For anyone who — toward the end of a long, loud, fractious familial gathering at Christmas — has ever fleetingly wished death on their nearest and dearest, “Silent Night” is an uncomfortable sort of wish-fulfilment exercise. Near the beginning of Camille Griffin’s ambitious, genre-melding debut feature, Keira Knightley’s stressed hostess announces that this year’s holiday is going to be “all about love and forgiveness”: the kind of thing people say every year, of course, though this time, the instruction has a sort of last-rites finality to it. For this will, it seems, be every guest’s last Christmas. A toxic cloud of lethal poison is sweeping the planet, and it’s set to hit Knightley’s luxe manor in the English countryside sometime past midnight on Dec. 26, so there’s nothing for the guests but to drink, feast and make merry as if there’s no tomorrow — because, well, there isn’t.
That sets the stage for some pretty wild end-of-days action, but “Silent Night” never fully ramps up to it. Perhaps there’s some truth to its suggestion that the world will end with more of a whimper than a bang, but one can’t help thinking that some of the squabbling drama Griffin has cooked up here is unequal to the occasion. Indeed, her debut is most effective when it dispenses with the “Peter’s Friends”-style dramatics — between a group of one-dimensional characters who never really convince as people who would willingly hang out together — and veers into darker, horror-adjacent terrain, toward a twist that is at once tingly and a tad predictable. Streaming service AMC Plus and RLJE Films have already picked up “Silent Night” for a day-and-date release in December, when it’ll serve its purpose as a feel-bad seasonal counter-programming option — though it’s neither funny nor haunting enough to become a holiday staple.
At the very least, “Silent Night” expands Knightley’s Christmas-movie legacy beyond the most inadvertently creepy strand of “Love Actually.” Her likable, fittingly flustered performance as a wife and mother immersing herself in the usual pressures of Christmas hosting — if only to postpone thoughts of more extraordinary concerns brewing outside — holds this uneven enterprise together in much the same way her character Nell keeps her game face on as her party lurches into episodes of panic, terror and heated ethical debate. For the film’s opening 20 minutes, however, it’s all standard-issue Christmas fuss, complete with Michael Bublé puttering away cheerfully on the soundtrack: Nell frets over not having enough potatoes, her eldest son Art (“Jojo Rabbit” star Roman Griffin Davis, the director’s son) cuts his finger while helping out with the carrots, while his younger twin brothers (Hardy and Gilby Griffin Davis, extending the family affair) just won’t get ready. Family friends arrive, Prosecco is popped, the sniping begins.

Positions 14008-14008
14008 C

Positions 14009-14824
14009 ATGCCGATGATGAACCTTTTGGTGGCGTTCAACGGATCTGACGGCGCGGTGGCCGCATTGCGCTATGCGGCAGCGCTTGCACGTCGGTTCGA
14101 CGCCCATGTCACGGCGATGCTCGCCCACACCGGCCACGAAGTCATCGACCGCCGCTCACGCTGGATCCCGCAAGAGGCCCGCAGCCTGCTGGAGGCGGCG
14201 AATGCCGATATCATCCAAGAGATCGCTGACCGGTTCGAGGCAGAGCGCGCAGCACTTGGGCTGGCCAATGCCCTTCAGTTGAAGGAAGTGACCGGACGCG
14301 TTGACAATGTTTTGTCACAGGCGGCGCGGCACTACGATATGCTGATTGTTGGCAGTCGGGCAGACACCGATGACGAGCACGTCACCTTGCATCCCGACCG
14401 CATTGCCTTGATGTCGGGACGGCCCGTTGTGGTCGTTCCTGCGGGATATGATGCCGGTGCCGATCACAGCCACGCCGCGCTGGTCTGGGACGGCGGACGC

It’s only midway through dinner that the subject everyone has been strenuously avoiding is unavoidably raised, and “Silent Night” finally reveals its hand as a last-night-on-earth fantasy, like Lars von Trier’s “Melancholia” as reconceived by Richard Curtis. The imminent poison is said to cause a prolonged and painful death upon exposure; the government is instead prescribing suicide pills to the general public. Nell and husband Simon (Matthew Goode) have dutifully obtained theirs for the whole family, though not everyone at the gathering is in favor: In particular, lone American Sophie (Lily-Rose Depp), the girlfriend of practical minded doctor James (Sope Dirisu), raises the question of whether they shouldn’t just take their chances.
The urgent existential debate that ensues sits awkwardly with the more banal infighting over bratty children, secret crushes and who has (or hasn’t) slept with whom: The characters, ranging from vain, horny trophy wife Sandra (Annabelle Wallis) to funky, foul-mouthed lesbian Bella (Lucy Punch), are such thin, conceived-in-a-vacuum stereotypes that we can never really invest in their inexplicably longstanding joint friendship. And while Griffin’s script makes a cursory nod to English class politics — identifying Nell from the outset as an emblem of the Aga-owning, Waitrose-shopping upper classes — the group seems so vaguely and uniformly well-off (they all went to the same private school, for starters) that any tensions between its members remain woolly.
It takes a child, amid all the bickering and boozing and late-nighty boogying, to bring matters back round to the apocalypse — in a surprisingly visceral way that teases a more abrasive, more interesting, more truthful film beneath all the sparkly seasonal wrapping. Distracted for long stretches with ribbons and bows, “Silent Night” never uncovers its harshest possibilities: It’s sober and well-behaved even when the party falls to pieces.